Books

Book Passage Staff's Best Picks for August

Alta’s partners at Book Passage in the Bay Area recommend books by California authors and on California subjects, with reviews by Book Passage staff members.

The Distance Home” by Paula Saunders

Saunders’s debut novel is a searing portrait of a mid-20thcentury family in South Dakota, trying to cope with whatever life throws at them. Al, a cattle broker, spends most of his nights on the road. But when he’s home, tension and arguments with his wife, Eve, rule the house. Their two oldest children, Leon and Rene, find solace in a local dance class. But while Al basks in his daughter’s success, he berates Leon for his stutter and love of dance. Eve tries to smooth everything over, desperate to hang on to a volatile marriage to a man she both loves and despises. This beautifully written novel takes readers to a place where painful memories live alongside hopes and dreams. – Elaine Petrocelli

There There” by Tommy Orange

The heartbeat of the Urban Indian finally has a voice in Tommy Orange’s astounding debut, “There There,” which illustrates the many paths members of this community must travel as they find their way to the Big Oakland Powwow. The powerful voices of these characters are perfectly balanced with Orange’s lyrical prose, allowing us to see them as whole individuals, struggling with both the past and the present. Orange never shies away from showing both the sadness and beauty contained within the story, allowing the tension to build until we are hit with the unforgettable climax. “There There” is not just a remarkable debut, it is an important addition to the American voice. – Luisa Smith

(Read Alta’s review)

The Mars Room” by Rachel Kushner

Join single mother Romy Hall as she starts two consecutive life sentences at the Stanville Women’s Correctional Facility in the Central Valley. Her crime: murdering a stalker. Romy tells us of her not-so-lovely past in San Francisco, where she worked in a sleazy strip club called The Mars Room. With Romy, we meet the other incarcerated women as well as a well-meaning writing teacher and some not at all well-meaning officials. In any other hands, this could be depressing, but Kushner, who wrote “Telex from Cuba” and “The Flamethrowers,” brings us a riveting tale of a woman we come to respect. – Elaine Petrocelli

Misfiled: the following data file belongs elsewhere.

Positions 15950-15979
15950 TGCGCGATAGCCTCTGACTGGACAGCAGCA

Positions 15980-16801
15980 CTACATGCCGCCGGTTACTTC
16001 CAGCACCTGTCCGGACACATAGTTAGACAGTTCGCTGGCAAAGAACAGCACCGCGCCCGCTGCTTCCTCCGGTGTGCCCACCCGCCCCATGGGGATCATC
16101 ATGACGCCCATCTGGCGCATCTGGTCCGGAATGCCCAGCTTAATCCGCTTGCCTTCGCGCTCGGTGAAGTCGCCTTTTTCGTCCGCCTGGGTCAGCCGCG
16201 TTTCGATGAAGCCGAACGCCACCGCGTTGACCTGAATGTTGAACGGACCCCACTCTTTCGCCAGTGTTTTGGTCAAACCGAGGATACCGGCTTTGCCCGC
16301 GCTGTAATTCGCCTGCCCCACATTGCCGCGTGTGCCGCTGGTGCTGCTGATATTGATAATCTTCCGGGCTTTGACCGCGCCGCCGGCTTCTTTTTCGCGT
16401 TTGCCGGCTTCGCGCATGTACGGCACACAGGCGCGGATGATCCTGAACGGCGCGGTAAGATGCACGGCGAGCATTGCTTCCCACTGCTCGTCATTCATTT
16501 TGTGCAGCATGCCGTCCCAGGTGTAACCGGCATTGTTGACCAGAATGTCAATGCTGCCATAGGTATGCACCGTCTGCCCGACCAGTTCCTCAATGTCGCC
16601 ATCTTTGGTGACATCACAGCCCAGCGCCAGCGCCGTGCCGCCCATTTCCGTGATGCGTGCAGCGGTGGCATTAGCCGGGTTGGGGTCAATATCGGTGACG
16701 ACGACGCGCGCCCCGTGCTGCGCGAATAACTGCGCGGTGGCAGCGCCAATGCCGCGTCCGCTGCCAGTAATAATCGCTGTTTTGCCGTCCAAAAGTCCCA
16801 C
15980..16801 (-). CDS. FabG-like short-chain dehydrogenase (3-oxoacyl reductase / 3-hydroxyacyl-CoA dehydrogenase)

(Read Alta’s review)

Robin” by Dave Itzkoff

To capture the spirit of Robin Williams — famed actor, beloved comedian, Bay Area icon — is no easy task, but reporter Dave Itzkoff has risen to the challenge with his revelatory account of Williams’ life and struggles. As is so often the case, the brilliant humor Williams shared with the world in films like “Mrs. Doubtfire” —as well as the brooding pathos of his Oscar-winning turn in “Good Will Hunting” — were but one side of a multi-faceted, conflicted man. A loving tribute as well as a primer on the severe struggles that addiction and depression can inflict, Robin is a biography worthy of a person so cherished that his name now adorns the tunnel connecting Marin County to San Francisco. – Zack Ruskin

(Read Alta’s story)

How to Change Your Mind” by Michael Pollan

In our modern age, many have begun to reexamine our relationship with substances once viewed as worthy only of the world’s derelicts and dreamers. While cannabis continues to be legalized across the country, others have found that ingesting psychedelics may offer much more than a sea of pretty colors. Among these so-called “psychonauts” is Michael Pollan, the celebrated author of “The Omnivore’s Dilemma” and “The Botany of Desire.” In “How to Change Your Mind,” Pollan investigates the value of LSD and psilocybin (the active ingredient in magic mushrooms) as a treatment for ailments like depression, addiction and anxiety. Rarely has participatory journalism been this fun — and educational. In exploring the human consciousness — and how psychedelics may expand and heal it — Pollan redefines what it means to be present and shows how the boundaries ofmedicine are continuing to expand. – Zack Ruskin